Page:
Born in Sussex, with an English father and Irish mother. Educated at Trinity College, Dublin, and Kent University. In 2004 she graduated with an M.Phil in Creative Writing from Glasgow University.
Her novel for teenagers 'The Triple Spiral' was published by Walker Books, 1989. She has had a number of drama-documentary scripts broadcast on BBC Schools Radio. Her first poetry pamphlet, 'Glass Works' (Cat's Pyjamas Publications, 2005) was short-listed for the Callum McDonald Award and her latest pamphlet 'Flout' published by HappenStance launched at StAnza, 2015.
She has read at many poetry festivals, including Strokestown (2009), Poetry on the Lake (2010, 2012, 2014 and 2016) and at the Soundwaves Festival in Skerries, Ireland (2015) and with others as part of 'Loose Tongues'.
A former English and Drama teacher, she has taught at all levels from primary to undergraduate, lecturing on Modernism at Aberystwyth University briefly, and was a tutor of Creative Writing in Adult Education for many years in Wales and most recently at the Office of Lifelong Learning, University of Edinburgh.
Trained as a puppeteer, she has worked at the Little Angel Theatre, Islington and at the In the Heart of the Beast Theatre, Minneapolis, Minnesota, U.S.A. and has written about puppets and alternative theatre, travelling the world to see traditional puppetry, masks and dance drama. She now works as a Theatre and Dance reviewer on a freelance basis.
She enjoys working on various collaborations: her poem 'The Child of Breckon Sands' was set to music for voice and piano by Marisa Sharon Hartanto and performed by mezzo-soprano, Alison Wells at the St Magnus Festival, Orkney, 2013; her poem 'Light' was part of an installation in the 'Dark Closes' project in Dumfries, 2015; her poem 'Ayre' inspired a dance piece choreographed by Matthew Hawkins and performed by Platinum Dance at the Queen's Hall, Edinburgh, 2015 and recently, (2015/6) she collaborated with Sound Artiste, Sonja Heyer on 'Berlin Umbrella' a site-specific 'aural walk' which will be performed in Berlin in 2018 (TBC).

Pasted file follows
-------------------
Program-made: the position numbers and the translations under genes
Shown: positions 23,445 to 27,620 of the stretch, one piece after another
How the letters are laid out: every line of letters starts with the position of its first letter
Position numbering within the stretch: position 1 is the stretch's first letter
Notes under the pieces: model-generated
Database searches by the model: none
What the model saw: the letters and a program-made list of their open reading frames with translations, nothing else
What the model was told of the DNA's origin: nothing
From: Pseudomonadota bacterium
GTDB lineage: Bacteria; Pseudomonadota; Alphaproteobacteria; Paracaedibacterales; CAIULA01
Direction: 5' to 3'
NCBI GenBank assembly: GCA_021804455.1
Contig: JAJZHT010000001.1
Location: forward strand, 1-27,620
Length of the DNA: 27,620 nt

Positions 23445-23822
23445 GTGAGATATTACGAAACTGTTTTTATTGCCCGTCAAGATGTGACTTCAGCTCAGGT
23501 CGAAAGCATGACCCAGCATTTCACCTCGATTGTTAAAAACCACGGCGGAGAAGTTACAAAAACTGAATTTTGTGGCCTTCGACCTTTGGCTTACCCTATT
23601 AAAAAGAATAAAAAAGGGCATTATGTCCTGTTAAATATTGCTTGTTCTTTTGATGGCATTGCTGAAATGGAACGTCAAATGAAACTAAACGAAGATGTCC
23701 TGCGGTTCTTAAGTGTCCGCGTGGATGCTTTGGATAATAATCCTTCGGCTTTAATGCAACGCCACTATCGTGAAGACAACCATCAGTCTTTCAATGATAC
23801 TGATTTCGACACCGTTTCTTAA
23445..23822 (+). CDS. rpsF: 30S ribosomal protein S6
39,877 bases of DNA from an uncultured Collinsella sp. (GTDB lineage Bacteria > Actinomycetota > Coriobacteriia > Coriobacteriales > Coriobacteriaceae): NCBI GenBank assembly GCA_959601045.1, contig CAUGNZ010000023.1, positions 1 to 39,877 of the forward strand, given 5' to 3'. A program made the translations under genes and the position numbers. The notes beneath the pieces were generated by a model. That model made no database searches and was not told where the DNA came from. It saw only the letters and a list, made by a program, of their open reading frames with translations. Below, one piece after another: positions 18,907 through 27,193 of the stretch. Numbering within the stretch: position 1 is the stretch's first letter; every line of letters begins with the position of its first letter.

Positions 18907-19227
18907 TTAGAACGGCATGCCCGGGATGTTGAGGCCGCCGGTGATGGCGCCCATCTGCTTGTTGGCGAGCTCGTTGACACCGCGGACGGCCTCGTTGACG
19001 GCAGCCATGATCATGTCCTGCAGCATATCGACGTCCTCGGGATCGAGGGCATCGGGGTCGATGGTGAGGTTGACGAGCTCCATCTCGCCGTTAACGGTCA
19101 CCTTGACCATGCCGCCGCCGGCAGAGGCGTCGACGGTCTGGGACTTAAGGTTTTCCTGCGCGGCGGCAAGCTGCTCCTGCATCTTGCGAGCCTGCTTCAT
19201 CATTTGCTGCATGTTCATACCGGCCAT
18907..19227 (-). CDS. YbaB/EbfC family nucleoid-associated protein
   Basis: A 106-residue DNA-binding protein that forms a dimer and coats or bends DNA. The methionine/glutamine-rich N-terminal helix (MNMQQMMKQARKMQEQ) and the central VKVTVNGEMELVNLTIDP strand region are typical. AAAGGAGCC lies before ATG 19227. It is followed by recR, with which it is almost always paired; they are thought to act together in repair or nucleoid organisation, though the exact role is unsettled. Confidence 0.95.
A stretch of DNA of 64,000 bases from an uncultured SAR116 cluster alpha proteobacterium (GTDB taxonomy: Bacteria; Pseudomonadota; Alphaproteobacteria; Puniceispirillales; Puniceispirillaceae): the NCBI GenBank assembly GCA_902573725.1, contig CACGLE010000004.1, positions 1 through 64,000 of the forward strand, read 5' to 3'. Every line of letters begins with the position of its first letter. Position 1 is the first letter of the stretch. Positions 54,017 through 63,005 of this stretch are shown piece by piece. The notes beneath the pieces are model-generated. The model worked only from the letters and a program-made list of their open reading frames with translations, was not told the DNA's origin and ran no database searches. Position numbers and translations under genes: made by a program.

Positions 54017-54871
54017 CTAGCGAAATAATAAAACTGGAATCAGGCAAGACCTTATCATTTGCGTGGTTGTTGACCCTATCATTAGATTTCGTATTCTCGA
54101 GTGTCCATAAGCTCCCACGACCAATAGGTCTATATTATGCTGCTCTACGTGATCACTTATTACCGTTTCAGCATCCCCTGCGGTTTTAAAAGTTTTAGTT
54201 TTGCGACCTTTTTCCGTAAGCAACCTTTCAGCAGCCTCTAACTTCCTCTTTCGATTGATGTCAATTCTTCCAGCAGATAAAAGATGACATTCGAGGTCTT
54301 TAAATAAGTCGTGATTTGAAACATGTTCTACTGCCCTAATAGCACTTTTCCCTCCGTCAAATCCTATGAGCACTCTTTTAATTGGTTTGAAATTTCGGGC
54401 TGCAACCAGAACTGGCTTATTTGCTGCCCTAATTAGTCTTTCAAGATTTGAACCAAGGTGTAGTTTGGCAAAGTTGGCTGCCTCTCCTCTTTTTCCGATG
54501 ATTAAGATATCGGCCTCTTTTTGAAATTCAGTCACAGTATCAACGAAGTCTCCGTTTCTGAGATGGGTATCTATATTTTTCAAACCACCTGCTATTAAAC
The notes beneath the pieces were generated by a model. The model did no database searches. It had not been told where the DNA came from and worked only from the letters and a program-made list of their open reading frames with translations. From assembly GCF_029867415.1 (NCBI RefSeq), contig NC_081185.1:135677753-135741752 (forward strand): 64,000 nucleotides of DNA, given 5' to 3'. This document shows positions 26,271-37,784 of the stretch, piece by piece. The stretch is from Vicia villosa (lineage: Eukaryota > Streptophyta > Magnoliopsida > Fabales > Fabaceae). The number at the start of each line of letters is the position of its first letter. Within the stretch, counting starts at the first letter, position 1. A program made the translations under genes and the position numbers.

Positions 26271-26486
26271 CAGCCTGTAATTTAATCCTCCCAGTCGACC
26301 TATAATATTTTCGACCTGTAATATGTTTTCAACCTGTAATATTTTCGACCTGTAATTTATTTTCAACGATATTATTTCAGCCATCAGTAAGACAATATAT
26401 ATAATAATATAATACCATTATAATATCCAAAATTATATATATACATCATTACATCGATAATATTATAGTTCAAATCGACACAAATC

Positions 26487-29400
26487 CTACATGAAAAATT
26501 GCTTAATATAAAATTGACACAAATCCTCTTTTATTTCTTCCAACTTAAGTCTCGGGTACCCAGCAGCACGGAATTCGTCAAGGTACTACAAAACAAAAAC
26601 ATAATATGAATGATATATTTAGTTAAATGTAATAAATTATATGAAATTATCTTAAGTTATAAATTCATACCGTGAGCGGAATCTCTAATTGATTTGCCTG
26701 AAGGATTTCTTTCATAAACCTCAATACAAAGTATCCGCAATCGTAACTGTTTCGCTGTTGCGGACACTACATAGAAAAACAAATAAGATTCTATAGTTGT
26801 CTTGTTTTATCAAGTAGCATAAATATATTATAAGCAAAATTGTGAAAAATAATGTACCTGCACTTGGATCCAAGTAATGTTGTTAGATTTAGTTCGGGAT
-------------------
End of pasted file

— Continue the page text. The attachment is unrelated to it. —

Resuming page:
After 13 years living in Mid-Wales, she moved to Edinburgh in late 1999 where she lives with her husband. They have one grown-up son.
Stephanie's Yorkshire paternal grand-father (Green) owned a company making fake Tudor panelling, still to be seen around Britain in pubs, clubs and the R.A.F. Officers' mess at Uxbridge where, co-incidentally, her father was a member. Whether this is a tasteful contribution to the history of Britain's interior decoration is a matter of opinion.
Her Irish forbears on her mother's side include Percy French, the Edwardian singer/songwriter, famed for 'The Mountains of Mourne', 'Phil the Fluter's Ball' and Abdul the Bulbul Ameer' amongst many other well-known songs.
Stephanie chose to study at Trinity College, Dublin in order to explore her Irish roots and meet her relatives. Since then, she has lived in London and Bristol but has spent the majority of time living in Celtic lands: Cornwall, Wales and currently, Scotland. She learnt Welsh whilst living in Wales, fluent enough to teach in primary schools through the medium of Welsh.